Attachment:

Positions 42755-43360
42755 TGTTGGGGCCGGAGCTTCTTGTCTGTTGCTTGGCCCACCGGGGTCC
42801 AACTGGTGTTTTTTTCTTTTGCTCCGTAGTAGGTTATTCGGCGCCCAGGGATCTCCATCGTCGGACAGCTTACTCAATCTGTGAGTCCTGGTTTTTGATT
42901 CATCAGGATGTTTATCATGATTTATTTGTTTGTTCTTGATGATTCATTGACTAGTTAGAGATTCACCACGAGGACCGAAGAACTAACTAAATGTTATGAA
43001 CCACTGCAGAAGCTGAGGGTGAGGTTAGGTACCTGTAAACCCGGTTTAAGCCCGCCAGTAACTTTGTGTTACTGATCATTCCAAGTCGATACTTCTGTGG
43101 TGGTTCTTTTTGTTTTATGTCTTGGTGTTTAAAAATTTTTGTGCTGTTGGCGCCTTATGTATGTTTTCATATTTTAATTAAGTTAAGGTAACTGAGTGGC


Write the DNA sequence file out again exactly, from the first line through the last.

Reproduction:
Positions 42755-43360
42755 TGTTGGGGCCGGAGCTTCTTGTCTGTTGCTTGGCCCACCGGGGTCC
42801 AACTGGTGTTTTTTTCTTTTGCTCCGTAGTAGGTTATTCGGCGCCCAGGGATCTCCATCGTCGGACAGCTTACTCAATCTGTGAGTCCTGGTTTTTGATT
42901 CATCAGGATGTTTATCATGATTTATTTGTTTGTTCTTGATGATTCATTGACTAGTTAGAGATTCACCACGAGGACCGAAGAACTAACTAAATGTTATGAA
43001 CCACTGCAGAAGCTGAGGGTGAGGTTAGGTACCTGTAAACCCGGTTTAAGCCCGCCAGTAACTTTGTGTTACTGATCATTCCAAGTCGATACTTCTGTGG
43101 TGGTTCTTTTTGTTTTATGTCTTGGTGTTTAAAAATTTTTGTGCTGTTGGCGCCTTATGTATGTTTTCATATTTTAATTAAGTTAAGGTAACTGAGTGGC